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Reviews71 Johnson's and Webster's Verbal Examples: With Special Reference to Exemplifying Usage in Dictionary Entries. 2007. Kusujiro Miyoshi. Tübingen: Max Niemeyer Verlag. Pp. xiv + 222. T^us J\pr "usujiro Miyoshi's Johnson's and Webster's Verbal Examples is a Ph.D. dissertation written under the guidance of Reinhart Hartmann at the University of Exeter. Miyoshi's focus is principally that of a grammarian , and he therefore explores the treatment of "verbal examples" — that is, citations and invented examples — used with special categories of words that are likely to exhibit the grammatical treatment accorded these words. He examines four categories: (1) verbs of high frequency and their inflected forms; (2) prepositions and prepositional adverbs; (3) adjective-preposition and verb-preposition collocations; and (4) modal auxiliaries and primary verbs. The first four of his eight chapters, which precede the detailed analysis of the categories he has chosen to study, deal with the goals of the research and include an overview of Johnson's and Webster's views of language; the methodology employed (mainly statistical, with many charts); the historical background ofJohnson's and Webster's dictionaries; and the usual practices of Johnson and Webster in selecting examples, with special attention to sources such as the Bible, Dryden, etc. The purpose of the study, Miyoshi says, is "to clarify Noah Webster's use of verbal examples in his American Dictionary ofthe English Language (1828) in relation to his view of the language and the historical background in which "the Dictionary was compiled" (Miyoshi 2007, 3). To achieve this purpose, he will compare Webster's verbal examples with those used inJohnson's 1755 dictionary . He observes that Webster was originally a grammarian who was deeply interested in the language and whose grammars were widely used in America during his time. From this perspective, one would expect Webster to provide a more grammatically informed treatment of grammatical words or function words, as defined by Quirk et al. (which Miyoshi relies on as a basic source for grammatical terminology) . His method is to list separately and count every citation or invented example in each of the relevant entries and all their definitions , and to tabulate these results in tables for purposes of comparison. Thus we find in the letter L thatJohnson averaged 3.0 citations per entry, whereas Webster averaged just 0.3 citations per entry. In comparing verbs of high frequency, such as come, fall, give, etc., both Johnson and Webster quoted most commonly from the same sources: the Bible, Dryden, Shakespeare, etc. Webster borrowed freely from Johnson, usually shortening the quotations he used, but employed a greater number of invented examples. According to Miyoshi, Webster's sense division was finer and more developed thanJohnson's. Dictionaries:journal ofthe Dictionary Society ofNorth America 29 (2008), 71-76. 72Reviews In his discussion of prepositions and prepositional adverbs, Miyoshi notes that Webster treated some prepositions discursively, and others in regular dictionary style. Both Johnson and Webster were strongly conscious of grammar and usage, and both gave considerable attention to these forms. Johnson rarely used biblical quotations for prepositions, whereas Webster used them frequently. The author attributes this to Johnson's preferred use of the Bible for moral purposes, whereas Webster had no such motive in using biblical quotations. Johnson quoted Dryden more than any other source in illustrating prepositions. The author reminds us thatJohnson, who wrote a biography of Dryden in his Lives ofthe Poets, highly valued Dryden's literary gifts and believed his use of grammar was exemplary. The discussion ofJohnson's view of Dryden is one of the most original parts of the book, and the author's argument here, based on the record of whatJohnson said and wrote, is persuasive. Next Miyoshi considers verbal examples used for adjective-preposition and verb-preposition collocations, such as accountfor, ashamed of, and insist on. Miyoshi wades into the arcane arguments of 18th- and ^^-century grammarians on the issue of whether averse should be followed by to orfrom. Johnson favored from and Webster argued for to, which, as Miyoshi observes, the OED endorses in similar language. Miyoshi tendentiously endorses Webster's view on the grounds that to is more appropriate in the sense...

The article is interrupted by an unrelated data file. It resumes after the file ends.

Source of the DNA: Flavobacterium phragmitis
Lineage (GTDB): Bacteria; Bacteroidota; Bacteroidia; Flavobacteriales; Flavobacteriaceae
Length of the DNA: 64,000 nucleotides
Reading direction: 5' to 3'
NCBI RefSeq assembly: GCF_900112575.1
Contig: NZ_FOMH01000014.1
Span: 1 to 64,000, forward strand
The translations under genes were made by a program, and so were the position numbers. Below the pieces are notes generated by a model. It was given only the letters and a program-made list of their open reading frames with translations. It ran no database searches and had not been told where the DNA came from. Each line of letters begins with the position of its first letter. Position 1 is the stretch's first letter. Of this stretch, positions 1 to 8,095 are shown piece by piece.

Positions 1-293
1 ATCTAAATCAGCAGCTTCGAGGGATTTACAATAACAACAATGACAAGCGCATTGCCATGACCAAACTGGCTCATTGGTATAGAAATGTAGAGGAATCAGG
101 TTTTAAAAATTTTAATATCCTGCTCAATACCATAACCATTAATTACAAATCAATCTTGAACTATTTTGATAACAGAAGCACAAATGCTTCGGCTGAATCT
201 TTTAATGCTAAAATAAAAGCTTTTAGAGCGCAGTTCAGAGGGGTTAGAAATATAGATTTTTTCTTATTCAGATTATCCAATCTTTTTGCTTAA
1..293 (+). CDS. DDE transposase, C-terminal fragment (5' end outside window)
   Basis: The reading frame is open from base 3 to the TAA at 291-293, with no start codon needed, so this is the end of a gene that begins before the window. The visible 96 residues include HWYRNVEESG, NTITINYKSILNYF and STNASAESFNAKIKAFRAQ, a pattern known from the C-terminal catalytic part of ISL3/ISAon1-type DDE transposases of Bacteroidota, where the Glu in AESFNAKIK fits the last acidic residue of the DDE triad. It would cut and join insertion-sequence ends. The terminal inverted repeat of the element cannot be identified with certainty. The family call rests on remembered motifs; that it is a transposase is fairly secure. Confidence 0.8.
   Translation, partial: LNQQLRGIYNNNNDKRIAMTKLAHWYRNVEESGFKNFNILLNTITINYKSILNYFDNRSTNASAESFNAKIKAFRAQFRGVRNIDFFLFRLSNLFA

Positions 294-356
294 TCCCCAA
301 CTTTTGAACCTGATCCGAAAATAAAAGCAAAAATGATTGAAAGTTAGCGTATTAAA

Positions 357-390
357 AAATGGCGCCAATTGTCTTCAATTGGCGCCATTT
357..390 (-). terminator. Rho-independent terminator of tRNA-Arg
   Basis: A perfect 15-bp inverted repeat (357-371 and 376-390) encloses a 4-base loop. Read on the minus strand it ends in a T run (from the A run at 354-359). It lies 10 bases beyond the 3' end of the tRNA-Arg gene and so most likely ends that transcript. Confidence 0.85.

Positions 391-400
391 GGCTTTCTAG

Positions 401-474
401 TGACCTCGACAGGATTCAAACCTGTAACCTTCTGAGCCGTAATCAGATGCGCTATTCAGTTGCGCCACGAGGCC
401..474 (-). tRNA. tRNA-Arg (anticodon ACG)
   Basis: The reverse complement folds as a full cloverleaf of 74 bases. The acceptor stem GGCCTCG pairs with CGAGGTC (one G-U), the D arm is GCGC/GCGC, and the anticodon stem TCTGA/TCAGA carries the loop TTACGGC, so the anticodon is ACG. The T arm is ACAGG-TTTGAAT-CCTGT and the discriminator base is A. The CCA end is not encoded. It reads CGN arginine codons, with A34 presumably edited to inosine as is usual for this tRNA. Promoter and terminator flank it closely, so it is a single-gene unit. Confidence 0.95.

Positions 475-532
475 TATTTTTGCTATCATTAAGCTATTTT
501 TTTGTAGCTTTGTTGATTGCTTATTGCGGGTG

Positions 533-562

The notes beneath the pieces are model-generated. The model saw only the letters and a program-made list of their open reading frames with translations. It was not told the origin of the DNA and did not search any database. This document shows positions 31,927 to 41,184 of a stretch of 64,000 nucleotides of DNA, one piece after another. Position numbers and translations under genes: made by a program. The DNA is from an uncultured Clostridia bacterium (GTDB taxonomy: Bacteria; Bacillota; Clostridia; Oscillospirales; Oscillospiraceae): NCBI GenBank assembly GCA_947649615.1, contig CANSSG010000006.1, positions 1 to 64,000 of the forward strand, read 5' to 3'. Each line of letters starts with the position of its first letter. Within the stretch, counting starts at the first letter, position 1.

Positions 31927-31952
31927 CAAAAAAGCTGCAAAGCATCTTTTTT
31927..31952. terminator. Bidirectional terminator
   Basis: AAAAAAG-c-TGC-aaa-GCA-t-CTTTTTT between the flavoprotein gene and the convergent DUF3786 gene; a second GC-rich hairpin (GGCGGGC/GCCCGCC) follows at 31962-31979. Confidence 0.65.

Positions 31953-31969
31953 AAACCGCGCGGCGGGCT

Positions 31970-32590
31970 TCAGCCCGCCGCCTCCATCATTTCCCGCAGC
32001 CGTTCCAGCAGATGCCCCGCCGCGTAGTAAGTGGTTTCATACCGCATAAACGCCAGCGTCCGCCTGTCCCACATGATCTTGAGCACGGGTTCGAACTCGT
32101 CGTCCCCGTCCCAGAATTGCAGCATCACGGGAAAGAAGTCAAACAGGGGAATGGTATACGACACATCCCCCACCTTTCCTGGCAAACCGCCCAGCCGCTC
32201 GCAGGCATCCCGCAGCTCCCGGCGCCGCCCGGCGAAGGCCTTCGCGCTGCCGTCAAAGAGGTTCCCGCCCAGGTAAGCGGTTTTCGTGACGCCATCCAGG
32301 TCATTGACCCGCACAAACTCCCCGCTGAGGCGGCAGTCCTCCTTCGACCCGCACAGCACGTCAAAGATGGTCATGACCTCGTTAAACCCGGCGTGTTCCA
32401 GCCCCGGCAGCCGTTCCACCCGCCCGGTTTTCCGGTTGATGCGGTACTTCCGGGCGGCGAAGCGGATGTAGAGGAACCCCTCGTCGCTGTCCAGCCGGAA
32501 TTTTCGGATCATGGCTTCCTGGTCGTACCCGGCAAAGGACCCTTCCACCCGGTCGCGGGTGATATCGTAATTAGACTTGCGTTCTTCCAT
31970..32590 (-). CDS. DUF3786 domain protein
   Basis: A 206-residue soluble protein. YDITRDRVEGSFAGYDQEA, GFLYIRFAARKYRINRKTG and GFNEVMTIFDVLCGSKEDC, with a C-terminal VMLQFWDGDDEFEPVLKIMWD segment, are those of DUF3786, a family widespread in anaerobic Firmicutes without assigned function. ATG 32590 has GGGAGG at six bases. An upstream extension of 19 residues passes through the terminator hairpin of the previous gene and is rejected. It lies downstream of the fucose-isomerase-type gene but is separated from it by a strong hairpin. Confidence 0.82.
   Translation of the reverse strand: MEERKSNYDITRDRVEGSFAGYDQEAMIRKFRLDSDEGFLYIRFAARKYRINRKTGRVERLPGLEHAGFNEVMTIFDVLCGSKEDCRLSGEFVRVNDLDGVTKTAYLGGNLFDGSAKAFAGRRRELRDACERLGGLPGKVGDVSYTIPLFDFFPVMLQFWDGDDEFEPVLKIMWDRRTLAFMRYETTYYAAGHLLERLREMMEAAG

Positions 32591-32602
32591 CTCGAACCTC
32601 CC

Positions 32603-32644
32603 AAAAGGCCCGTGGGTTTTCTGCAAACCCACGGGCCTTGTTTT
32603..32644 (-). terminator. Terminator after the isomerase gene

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pp. 71-76
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